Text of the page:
Presentation on theme: "DEVELOPMENT OF THE ATOMIC MODEL From Democritus to Rutherford"— Presentation transcript:
1 DEVELOPMENT OF THE ATOMIC MODEL From Democritus to Rutherford
2 c.400 B.C. Ancient Greek Philosophy Everything in the universe is made of one or more of the basic “elements:”Earth, Fire, Water, Air
3 What makes up the elements? ARISTOTLEMatter is infinitely divisible; no matter how small a piece is, it can always be divided into smaller piecesDEMOCRITUSThere exists a “smallest piece” of matter, which cannot be divided any further.These pieces are called “ατομοσ,” or “atoms”
4 Whose Argument Prevails? Aristotle’s viewpoint enjoyed the support of most of the world because he was more well-known and because Democritus had no evidence to back up his claim since these “atoms” would be too small to see.
5 Antoine Lavoisier 1743-1794 Father of Modern Chemistry Chemical Revolution –Stated the Law of Conservation of MassOxygen for combustionDecomposed Water into two gases, hydrogen and oxygen and then reformed the exact same amount of water.
6 1803: John Dalton Dalton was an English schoolteacher Began teaching mathematics and chemistry at the age of 12Revived the idea of Democritus’ “smallest piece” of matter
7 Dalton’s Atomic Theory All matter is made of tiny particles called “atoms”Atoms are indivisible and indestructibleAtoms of the same element are identicalAtoms of different elements differ in some fundamental wayAtoms combine in simple whole number ratios to form compoundsAtoms are rearranged in chemical reactions but cannot be created or destroyed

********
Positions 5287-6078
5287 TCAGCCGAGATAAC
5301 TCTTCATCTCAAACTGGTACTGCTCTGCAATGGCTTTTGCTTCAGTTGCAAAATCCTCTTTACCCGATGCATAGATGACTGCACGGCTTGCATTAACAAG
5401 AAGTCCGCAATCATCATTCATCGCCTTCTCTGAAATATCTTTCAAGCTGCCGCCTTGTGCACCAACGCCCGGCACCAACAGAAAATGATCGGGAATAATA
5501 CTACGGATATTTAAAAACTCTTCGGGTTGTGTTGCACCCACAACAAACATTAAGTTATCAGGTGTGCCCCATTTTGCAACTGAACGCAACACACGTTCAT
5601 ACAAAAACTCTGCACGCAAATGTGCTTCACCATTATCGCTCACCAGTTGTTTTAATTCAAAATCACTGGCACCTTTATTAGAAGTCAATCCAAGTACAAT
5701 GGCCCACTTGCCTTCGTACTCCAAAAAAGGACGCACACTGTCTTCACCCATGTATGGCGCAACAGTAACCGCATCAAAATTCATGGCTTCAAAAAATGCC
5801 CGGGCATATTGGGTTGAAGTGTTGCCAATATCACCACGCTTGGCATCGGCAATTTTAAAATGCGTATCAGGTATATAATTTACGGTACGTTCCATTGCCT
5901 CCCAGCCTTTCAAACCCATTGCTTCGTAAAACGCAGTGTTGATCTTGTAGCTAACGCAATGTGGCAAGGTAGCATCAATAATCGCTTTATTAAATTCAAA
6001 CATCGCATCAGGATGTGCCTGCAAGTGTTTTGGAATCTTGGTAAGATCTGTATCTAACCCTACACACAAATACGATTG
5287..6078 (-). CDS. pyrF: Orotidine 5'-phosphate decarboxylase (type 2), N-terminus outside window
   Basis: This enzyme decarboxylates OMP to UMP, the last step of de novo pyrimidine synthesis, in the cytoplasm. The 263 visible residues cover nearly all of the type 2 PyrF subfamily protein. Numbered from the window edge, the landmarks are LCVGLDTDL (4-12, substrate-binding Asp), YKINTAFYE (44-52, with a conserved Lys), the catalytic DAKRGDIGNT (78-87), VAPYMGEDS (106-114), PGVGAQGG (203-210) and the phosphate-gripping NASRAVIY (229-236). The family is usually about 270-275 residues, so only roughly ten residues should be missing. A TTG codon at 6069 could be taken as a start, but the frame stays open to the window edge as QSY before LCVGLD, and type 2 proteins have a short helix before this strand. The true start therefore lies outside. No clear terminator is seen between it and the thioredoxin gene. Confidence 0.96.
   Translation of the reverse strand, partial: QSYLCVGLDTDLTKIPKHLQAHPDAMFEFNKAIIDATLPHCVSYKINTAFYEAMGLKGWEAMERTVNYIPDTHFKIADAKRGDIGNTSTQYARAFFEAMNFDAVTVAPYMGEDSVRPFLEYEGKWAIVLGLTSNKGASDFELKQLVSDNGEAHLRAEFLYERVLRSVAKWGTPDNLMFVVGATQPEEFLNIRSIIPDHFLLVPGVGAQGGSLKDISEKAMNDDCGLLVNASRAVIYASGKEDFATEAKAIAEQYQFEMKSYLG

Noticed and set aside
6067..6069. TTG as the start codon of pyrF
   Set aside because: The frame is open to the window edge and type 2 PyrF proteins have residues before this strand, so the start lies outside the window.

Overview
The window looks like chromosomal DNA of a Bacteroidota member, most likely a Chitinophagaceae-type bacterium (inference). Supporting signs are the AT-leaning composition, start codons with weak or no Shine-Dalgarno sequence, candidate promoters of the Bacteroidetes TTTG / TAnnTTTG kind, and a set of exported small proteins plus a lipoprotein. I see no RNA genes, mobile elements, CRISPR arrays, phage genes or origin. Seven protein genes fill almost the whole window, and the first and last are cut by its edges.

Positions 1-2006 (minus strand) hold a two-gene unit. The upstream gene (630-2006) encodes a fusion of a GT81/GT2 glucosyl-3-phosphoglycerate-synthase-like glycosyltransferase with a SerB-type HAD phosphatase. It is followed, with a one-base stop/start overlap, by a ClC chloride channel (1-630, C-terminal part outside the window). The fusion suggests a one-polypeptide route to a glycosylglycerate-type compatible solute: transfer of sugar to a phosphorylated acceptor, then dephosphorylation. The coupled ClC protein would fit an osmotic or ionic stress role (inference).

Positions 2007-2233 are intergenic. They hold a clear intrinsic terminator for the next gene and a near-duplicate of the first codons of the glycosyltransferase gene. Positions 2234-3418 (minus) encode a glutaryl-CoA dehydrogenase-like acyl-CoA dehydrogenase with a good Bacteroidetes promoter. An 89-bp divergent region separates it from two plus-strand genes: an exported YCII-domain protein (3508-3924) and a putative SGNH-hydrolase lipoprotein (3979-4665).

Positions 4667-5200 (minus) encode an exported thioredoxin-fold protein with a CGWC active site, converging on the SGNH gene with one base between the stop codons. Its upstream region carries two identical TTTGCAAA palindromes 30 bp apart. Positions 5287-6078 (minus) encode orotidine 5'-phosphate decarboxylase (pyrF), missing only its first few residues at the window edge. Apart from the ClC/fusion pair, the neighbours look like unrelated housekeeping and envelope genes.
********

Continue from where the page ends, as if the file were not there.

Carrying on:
8 Three Laws Explained by the Atomic Theory Law of Conservation of Mass (Antoine Lavoisier)Law of Definite Proportions - compounds always contained the same mass ratio of one element to another. (Joseph Proust)Law of Multiple Proportions – When elements combine in different ratios, each new ratio is a unique compound. (John Dalton)
9 So what?These results could only be explained by assuming that matter was made of atoms – tiny building blocks – and that these atoms only came in certain sizes.Dalton’s View of an atom
10 1897: J.J. Thomson English physicist Worked with Cathode-Ray Tubes (CRTs)Credited with the discovery of the electron
11 CRTs Mysterious particles emanated from the cathode end These particles were deflected by magnetic and electric fieldsThey were very small and negatively chargedThese particles were called “electrons” and were assumed to be a part of all matter
13 Thomson’s Atomic Model ElectronsPositively charged “goo”A.K.A. the “Plum-Pudding Model”
14 : Robert MillikanSet out to discover the charge of a single electronFamous experiment called the “oil-drop experiment”Using his results and the charge-to-mass ratio from Thomson, the mass of an electron was found
15 The Oil Drop Experiment To view an animation of this experiment click belowOIL DROP EXPERIMENT